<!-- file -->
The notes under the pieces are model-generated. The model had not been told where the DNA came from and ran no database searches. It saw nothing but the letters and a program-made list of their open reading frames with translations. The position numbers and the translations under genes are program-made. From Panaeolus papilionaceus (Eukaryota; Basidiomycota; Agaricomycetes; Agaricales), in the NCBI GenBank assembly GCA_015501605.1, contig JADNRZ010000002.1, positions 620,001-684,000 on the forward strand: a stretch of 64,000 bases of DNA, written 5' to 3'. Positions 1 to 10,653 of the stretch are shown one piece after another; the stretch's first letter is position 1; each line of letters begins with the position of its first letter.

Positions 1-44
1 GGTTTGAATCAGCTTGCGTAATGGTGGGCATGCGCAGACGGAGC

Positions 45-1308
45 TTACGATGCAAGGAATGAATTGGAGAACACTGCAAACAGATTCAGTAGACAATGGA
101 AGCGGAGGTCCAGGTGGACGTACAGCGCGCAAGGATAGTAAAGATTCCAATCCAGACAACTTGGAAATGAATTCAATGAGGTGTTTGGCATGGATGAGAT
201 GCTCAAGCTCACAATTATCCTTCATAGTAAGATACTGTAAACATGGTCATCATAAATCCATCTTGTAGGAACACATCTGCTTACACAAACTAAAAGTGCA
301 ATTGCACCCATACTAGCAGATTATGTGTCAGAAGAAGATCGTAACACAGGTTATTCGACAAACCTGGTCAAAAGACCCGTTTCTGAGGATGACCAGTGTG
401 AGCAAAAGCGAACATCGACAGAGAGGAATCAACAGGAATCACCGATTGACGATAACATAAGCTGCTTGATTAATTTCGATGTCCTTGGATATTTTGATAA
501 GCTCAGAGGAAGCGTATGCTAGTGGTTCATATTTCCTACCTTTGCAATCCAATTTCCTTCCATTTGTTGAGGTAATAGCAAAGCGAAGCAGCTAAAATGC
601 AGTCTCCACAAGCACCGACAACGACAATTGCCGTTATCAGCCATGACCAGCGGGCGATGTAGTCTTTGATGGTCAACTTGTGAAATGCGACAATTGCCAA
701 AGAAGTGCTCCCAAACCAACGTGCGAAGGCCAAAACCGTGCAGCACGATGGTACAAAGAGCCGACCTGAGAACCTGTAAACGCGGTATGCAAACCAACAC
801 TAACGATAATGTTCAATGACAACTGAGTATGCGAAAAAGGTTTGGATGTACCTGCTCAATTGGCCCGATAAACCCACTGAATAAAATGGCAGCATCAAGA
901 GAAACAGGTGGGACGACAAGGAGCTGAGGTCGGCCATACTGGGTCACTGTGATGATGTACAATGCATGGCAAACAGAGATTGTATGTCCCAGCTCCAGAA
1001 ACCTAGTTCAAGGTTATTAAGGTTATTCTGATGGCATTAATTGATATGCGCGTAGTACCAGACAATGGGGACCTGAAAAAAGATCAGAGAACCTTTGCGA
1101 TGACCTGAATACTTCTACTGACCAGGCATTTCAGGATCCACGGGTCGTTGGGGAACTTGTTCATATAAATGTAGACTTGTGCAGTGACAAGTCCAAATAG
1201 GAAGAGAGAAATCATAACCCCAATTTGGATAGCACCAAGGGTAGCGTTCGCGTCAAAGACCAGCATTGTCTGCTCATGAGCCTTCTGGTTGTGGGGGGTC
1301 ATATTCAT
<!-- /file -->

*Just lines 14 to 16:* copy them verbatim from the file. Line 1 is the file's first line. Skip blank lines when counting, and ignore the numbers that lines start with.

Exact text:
901 GAAACAGGTGGGACGACAAGGAGCTGAGGTCGGCCATACTGGGTCACTGTGATGATGTACAATGCATGGCAAACAGAGATTGTATGTCCCAGCTCCAGAA
1001 ACCTAGTTCAAGGTTATTAAGGTTATTCTGATGGCATTAATTGATATGCGCGTAGTACCAGACAATGGGGACCTGAAAAAAGATCAGAGAACCTTTGCGA
1101 TGACCTGAATACTTCTACTGACCAGGCATTTCAGGATCCACGGGTCGTTGGGGAACTTGTTCATATAAATGTAGACTTGTGCAGTGACAAGTCCAAATAG